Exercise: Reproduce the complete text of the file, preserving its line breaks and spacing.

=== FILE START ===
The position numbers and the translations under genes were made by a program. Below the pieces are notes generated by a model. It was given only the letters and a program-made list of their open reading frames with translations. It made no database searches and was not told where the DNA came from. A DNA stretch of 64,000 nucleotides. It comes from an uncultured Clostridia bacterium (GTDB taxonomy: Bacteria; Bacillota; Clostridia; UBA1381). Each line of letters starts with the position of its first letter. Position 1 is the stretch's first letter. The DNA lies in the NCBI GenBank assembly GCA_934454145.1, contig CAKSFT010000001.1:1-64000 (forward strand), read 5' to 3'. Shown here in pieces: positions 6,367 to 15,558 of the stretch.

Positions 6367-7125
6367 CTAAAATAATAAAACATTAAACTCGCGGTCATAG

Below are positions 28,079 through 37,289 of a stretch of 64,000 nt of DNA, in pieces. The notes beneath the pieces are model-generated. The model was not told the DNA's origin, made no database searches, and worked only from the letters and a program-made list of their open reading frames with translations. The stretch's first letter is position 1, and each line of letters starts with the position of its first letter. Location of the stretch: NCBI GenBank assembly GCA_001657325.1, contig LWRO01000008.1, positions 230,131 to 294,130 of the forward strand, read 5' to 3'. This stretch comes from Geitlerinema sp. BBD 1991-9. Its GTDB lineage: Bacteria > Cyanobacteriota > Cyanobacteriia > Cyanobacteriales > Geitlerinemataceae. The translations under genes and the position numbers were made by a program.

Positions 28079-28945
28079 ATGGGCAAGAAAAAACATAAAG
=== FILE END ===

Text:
The position numbers and the translations under genes were made by a program. Below the pieces are notes generated by a model. It was given only the letters and a program-made list of their open reading frames with translations. It made no database searches and was not told where the DNA came from. A DNA stretch of 64,000 nucleotides. It comes from an uncultured Clostridia bacterium (GTDB taxonomy: Bacteria; Bacillota; Clostridia; UBA1381). Each line of letters starts with the position of its first letter. Position 1 is the stretch's first letter. The DNA lies in the NCBI GenBank assembly GCA_934454145.1, contig CAKSFT010000001.1:1-64000 (forward strand), read 5' to 3'. Shown here in pieces: positions 6,367 to 15,558 of the stretch.

Positions 6367-7125
6367 CTAAAATAATAAAACATTAAACTCGCGGTCATAG

Below are positions 28,079 through 37,289 of a stretch of 64,000 nt of DNA, in pieces. The notes beneath the pieces are model-generated. The model was not told the DNA's origin, made no database searches, and worked only from the letters and a program-made list of their open reading frames with translations. The stretch's first letter is position 1, and each line of letters starts with the position of its first letter. Location of the stretch: NCBI GenBank assembly GCA_001657325.1, contig LWRO01000008.1, positions 230,131 to 294,130 of the forward strand, read 5' to 3'. This stretch comes from Geitlerinema sp. BBD 1991-9. Its GTDB lineage: Bacteria > Cyanobacteriota > Cyanobacteriia > Cyanobacteriales > Geitlerinemataceae. The translations under genes and the position numbers were made by a program.

Positions 28079-28945
28079 ATGGGCAAGAAAAAACATAAAG